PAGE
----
In contract, the section of the photograph that I have chosen shows the docks and is heavily industrial.

I like models and I like maps so I spent a lot of time in this room. A good start.

One thing that consistently confused me was that maps of Ghent were show with west at the top and I referred to my own map several times just to check this again (and again). The unusual orientation of the maps made some sense as the layout of the city best suited a landscape view and there may have been a historical reason for the choice; maps have not always had north at the top.

The rooms were laid out chronologically and each room had its own digital map of that period with options to zoom in and read details of the landmarks.

Ghent had an interesting political history having been part of many empires and countries, Belgium gained its independence as recently as 1830. Its importance waxed and waned too and there was something of a highpoint in 1500 when Charles V, who became Holy Roman Emperor and King of Spain, was born there.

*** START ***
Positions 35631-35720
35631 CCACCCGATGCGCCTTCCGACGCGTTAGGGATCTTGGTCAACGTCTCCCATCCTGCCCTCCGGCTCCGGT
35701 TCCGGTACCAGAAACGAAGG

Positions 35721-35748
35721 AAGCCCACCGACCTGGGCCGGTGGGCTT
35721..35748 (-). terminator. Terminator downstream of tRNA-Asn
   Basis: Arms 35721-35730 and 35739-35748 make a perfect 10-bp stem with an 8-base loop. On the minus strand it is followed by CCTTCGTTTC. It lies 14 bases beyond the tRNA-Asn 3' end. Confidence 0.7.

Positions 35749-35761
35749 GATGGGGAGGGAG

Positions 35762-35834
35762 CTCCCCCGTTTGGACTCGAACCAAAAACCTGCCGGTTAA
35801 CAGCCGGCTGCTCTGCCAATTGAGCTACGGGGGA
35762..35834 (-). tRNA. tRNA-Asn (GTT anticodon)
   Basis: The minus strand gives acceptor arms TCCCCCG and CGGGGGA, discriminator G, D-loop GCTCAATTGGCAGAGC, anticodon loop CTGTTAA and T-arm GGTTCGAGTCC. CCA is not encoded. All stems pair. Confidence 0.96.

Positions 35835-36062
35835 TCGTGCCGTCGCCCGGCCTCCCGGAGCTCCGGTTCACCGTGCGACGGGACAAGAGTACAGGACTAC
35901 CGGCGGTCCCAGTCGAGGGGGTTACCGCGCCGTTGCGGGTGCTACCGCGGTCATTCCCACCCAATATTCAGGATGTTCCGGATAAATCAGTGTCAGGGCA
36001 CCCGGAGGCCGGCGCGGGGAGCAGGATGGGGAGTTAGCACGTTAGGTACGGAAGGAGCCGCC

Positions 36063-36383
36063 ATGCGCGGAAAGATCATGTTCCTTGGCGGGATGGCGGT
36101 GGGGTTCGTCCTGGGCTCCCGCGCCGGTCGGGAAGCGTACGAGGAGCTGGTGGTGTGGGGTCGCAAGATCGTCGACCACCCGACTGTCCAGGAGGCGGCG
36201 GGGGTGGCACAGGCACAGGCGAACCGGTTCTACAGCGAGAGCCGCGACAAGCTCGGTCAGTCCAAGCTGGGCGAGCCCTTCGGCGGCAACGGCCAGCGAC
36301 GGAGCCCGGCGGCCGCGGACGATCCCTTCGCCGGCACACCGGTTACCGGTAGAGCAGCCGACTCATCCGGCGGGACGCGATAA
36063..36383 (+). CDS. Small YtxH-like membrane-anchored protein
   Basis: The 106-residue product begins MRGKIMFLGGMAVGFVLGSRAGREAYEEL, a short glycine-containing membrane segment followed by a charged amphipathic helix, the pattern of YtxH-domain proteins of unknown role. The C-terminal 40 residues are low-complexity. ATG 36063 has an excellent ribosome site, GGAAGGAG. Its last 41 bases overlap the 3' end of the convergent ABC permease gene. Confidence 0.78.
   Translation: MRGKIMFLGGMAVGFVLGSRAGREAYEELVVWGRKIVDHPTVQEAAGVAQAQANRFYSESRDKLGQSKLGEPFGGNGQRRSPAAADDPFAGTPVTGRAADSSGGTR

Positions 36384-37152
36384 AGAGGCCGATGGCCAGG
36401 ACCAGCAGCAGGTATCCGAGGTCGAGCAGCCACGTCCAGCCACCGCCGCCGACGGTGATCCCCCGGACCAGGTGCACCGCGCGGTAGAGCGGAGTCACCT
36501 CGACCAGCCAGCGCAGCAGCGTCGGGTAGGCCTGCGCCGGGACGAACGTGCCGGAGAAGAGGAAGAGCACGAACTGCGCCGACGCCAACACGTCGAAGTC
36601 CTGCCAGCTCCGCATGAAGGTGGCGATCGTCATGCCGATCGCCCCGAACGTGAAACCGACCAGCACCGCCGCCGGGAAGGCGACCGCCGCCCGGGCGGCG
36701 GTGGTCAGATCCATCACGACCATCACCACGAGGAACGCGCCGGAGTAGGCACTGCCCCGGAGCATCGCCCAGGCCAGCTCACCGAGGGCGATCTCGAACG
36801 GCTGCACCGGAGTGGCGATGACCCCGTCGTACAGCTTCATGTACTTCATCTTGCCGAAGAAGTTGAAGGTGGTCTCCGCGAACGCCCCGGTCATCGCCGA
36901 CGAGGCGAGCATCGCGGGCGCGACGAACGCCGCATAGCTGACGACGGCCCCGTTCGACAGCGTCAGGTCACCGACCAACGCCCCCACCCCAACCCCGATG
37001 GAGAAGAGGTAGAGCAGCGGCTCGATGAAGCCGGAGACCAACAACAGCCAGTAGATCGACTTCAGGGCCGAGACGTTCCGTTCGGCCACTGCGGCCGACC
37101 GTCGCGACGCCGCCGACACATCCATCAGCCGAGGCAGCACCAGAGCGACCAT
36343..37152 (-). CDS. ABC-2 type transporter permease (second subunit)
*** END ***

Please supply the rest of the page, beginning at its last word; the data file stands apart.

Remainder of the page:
Most of the exhibits covered the social side of history and showed how people lived. One room that I especially liked had hundreds of posters from the early twentieth century.  I could have chosen to share one of the Marx Brothers or something in the constructivist style but the beauty of art nouveaux won the day.

The museum seemed small, just fourteen modest rooms, with not much on display but this was deceptive and it took me a long time to get around it all, and I even deliberately avoided the separate exhibition that was on.

Part of the reason that it took so long to get around was because there were videos to watch and things to play with (as well as the interactive maps). One of my favourite toys was the virtual tour of an exhibition site. It covered a large area and the virtual tour went well beyond the gates. I had a happy time navigating out and then trying to find my way back to the centre again.

I was tempted to play with the Lego on the way out too but I was running short on time for the rough plan I had for the day. The next stage in that plan was to return to the museum cafe for a late lunch and a rest.